Slate's Mistakes for the Week of Aug. 20, 2012.

Slate's mistakes.
Aug. 24 2012 3:07 AM


Slate's mistakes.

Red pen

Photograph by Gabriela Insuratelu.

In the Aug. 24 "Foreigners," Geoffrey Sant described Domingo Fernandez Navarrete as a Jesuit missionary. He was a Dominican missionary.

In an Aug. 23 "XX Factor," Amanda Marcotte did not credit researchers Elizabeth Armstrong and Laura Hamilton in her post about hook-up culture.

In an Aug. 23 “Slatest,” Josh Voorhees misspelled Sarah Palin’s first name.

In an Aug. 22 “Politics,” Barron YoungSmith incorrectly described Justin A. Frank as a psychologist. He is a psychiatrist.

In an Aug. 21 “Breaking Views,” Katy Waldman originally included a photo of Weekly Standard founder William Kristol rather than venture capitalist Peter Thiel.

In an Aug. 21 “Medical Examiner,” Harriet Hall stated that the U.S. military was using dowsing rods to detect explosives. It was the Iraqi military.

In an Aug. 21 “XX Factor” post, Katy Waldman misspelled the last name of women’s rights activist Martha Burk.

In an Aug. 20 “Moneybox,” Matthew Yglesias misspelled the last name of Binyamin Appelbaum.

In an Aug. 20 “Science,” Geoff Brumfiel wrote that children living near the site of a Soviet-era nuclear waste tank explosion suffer an elevated risk of cancer. Adults there have an elevated cancer risk, but it's not clear that children do.

In an Aug. 17 “Gaming,” Stefan Fatsis originally said that the boy who was caught cheating at the National Scrabble Championship was ejected from the tournament in the presence of his mother. It was the mother of another youth player.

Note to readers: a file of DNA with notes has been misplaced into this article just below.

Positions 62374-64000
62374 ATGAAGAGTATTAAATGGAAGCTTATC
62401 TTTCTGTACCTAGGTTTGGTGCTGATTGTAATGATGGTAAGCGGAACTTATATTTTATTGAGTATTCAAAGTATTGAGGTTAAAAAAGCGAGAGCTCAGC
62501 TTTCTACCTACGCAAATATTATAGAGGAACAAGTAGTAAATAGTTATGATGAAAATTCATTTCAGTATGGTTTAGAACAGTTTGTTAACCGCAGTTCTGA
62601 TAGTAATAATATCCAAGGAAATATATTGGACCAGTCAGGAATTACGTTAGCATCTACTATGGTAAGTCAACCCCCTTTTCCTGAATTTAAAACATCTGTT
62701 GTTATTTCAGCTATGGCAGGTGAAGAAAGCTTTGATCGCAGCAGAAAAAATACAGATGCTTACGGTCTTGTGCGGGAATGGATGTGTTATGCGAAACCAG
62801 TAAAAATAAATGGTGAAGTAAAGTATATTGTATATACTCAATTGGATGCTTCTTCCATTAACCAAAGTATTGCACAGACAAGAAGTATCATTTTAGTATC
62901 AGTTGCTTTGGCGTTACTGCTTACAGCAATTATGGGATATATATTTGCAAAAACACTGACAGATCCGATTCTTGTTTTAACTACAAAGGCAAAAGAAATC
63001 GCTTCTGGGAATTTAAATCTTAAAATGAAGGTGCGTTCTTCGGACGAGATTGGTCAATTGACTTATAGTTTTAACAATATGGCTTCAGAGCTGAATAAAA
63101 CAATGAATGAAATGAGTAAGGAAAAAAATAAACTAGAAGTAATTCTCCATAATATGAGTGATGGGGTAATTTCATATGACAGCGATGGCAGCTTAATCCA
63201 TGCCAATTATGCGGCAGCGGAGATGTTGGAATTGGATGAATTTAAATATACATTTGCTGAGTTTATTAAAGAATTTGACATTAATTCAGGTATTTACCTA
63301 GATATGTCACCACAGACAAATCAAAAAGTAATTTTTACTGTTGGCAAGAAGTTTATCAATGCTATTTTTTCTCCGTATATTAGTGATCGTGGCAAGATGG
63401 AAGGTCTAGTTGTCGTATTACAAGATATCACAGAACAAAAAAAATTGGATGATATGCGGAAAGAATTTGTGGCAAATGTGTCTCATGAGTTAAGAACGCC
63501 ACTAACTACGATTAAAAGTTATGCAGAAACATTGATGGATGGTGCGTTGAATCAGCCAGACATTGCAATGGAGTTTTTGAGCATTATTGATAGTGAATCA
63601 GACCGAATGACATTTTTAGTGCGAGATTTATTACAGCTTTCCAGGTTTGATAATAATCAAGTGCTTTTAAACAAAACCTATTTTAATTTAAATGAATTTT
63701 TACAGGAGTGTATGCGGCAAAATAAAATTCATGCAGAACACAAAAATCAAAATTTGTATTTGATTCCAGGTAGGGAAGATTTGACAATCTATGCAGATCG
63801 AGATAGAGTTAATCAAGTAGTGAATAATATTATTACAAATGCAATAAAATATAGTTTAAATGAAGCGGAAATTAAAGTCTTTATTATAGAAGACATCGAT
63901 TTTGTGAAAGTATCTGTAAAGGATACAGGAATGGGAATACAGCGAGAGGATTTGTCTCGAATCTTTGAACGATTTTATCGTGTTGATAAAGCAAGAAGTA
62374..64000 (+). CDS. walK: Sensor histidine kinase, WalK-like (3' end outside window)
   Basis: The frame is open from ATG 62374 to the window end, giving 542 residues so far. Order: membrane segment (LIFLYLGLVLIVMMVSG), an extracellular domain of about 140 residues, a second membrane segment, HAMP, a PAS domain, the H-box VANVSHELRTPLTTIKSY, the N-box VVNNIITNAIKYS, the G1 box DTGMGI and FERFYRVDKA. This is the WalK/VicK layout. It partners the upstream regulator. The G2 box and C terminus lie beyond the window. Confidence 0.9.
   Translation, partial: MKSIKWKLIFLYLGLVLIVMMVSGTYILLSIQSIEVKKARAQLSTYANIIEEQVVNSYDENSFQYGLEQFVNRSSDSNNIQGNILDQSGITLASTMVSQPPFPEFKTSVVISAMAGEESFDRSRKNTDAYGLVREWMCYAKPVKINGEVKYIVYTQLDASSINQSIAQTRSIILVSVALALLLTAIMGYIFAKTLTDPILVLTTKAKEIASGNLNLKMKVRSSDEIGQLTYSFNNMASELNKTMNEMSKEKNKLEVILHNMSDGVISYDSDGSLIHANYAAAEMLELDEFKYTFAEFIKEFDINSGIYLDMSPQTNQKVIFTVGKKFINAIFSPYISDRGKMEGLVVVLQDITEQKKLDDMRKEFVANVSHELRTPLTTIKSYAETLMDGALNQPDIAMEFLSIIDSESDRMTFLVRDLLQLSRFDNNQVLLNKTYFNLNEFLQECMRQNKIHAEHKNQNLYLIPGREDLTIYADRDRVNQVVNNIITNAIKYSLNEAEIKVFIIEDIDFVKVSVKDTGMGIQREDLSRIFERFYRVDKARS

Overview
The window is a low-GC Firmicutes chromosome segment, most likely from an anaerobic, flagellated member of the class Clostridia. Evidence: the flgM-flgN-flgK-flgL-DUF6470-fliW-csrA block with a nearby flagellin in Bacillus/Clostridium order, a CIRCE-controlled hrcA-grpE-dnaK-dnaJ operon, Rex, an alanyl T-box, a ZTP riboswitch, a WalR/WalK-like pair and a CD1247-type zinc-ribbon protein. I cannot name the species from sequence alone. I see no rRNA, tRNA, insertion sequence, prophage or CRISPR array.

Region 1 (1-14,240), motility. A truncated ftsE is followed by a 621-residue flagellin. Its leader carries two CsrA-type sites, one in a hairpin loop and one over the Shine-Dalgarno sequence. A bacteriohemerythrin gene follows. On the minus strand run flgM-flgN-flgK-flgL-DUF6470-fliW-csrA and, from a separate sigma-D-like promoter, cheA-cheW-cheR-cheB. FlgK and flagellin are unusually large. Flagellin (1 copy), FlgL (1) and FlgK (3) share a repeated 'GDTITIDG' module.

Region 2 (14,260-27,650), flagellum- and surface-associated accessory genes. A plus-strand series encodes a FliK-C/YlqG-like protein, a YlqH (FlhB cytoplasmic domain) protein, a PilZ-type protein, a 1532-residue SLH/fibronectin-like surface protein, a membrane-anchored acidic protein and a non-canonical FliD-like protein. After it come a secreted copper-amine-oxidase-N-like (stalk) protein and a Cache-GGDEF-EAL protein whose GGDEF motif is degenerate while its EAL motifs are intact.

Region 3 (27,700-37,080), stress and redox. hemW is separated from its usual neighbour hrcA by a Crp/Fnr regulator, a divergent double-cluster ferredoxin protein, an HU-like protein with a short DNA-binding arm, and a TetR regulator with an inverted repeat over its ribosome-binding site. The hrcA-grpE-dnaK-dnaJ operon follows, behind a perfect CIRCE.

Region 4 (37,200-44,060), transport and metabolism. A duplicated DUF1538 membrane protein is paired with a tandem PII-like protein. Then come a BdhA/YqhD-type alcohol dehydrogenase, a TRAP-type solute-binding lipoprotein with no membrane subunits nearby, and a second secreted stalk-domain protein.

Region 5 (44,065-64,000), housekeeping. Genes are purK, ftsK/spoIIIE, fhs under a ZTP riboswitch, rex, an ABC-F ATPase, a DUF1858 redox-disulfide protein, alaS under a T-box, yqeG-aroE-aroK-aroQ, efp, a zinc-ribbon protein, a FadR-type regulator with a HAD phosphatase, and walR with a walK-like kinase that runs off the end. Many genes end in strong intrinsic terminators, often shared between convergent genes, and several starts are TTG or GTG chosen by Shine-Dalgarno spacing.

In the Aug. 15 “Victory Lab,” Sasha Issenberg stated that the Voter Participation Center sends out registration appeals monthly; the group actually sends them out quarterly. He wrote that the VPC made 13 changes to the design of its mailed packages in June 2012; the changes were to the way it builds its list of targets. Issenberg also inaccurately reported that the VPC used microtargeting models to individually identify potential voters most likely to be Democrats.

Slate strives to correct all errors of fact. If you've seen an error in our pages, let us know at General comments should be posted in our comments sections at the bottom of each article.



More Than Scottish Pride

Scotland’s referendum isn’t about nationalism. It’s about a system that failed, and a new generation looking to take a chance on itself. 

What Charles Barkley Gets Wrong About Corporal Punishment and Black Culture

Why Greenland’s “Dark Snow” Should Worry You

If You’re Outraged by the NFL, Follow This Satirical Blowhard on Twitter

The Best Way to Organize Your Fridge


The GOP’s Focus on Fake Problems

Why candidates like Scott Walker are building campaigns on drug tests for the poor and voter ID laws.

Sports Nut

Giving Up on Goodell

How the NFL lost the trust of its most loyal reporters.

Is It Worth Paying Full Price for the iPhone 6 to Keep Your Unlimited Data Plan? We Crunch the Numbers.

Farewell! Emily Bazelon on What She Will Miss About Slate.

  News & Politics
Sept. 16 2014 7:03 PM Kansas Secretary of State Loses Battle to Protect Senator From Tough Race
Sept. 16 2014 4:16 PM The iPhone 6 Marks a Fresh Chance for Wireless Carriers to Kill Your Unlimited Data
The Eye
Sept. 16 2014 12:20 PM These Outdoor Cat Shelters Have More Style Than the Average Home
  Double X
The XX Factor
Sept. 15 2014 3:31 PM My Year As an Abortion Doula
  Slate Plus
Slate Plus Video
Sept. 16 2014 2:06 PM A Farewell From Emily Bazelon The former senior editor talks about her very first Slate pitch and says goodbye to the magazine.
Brow Beat
Sept. 16 2014 8:43 PM This 17-Minute Tribute to David Fincher Is the Perfect Preparation for Gone Girl
Future Tense
Sept. 16 2014 6:40 PM This iPhone 6 Feature Will Change Weather Forecasting
  Health & Science
Sept. 16 2014 4:09 PM It’s All Connected What links creativity, conspiracy theories, and delusions? A phenomenon called apophenia.
Sports Nut
Sept. 15 2014 9:05 PM Giving Up on Goodell How the NFL lost the trust of its most loyal reporters.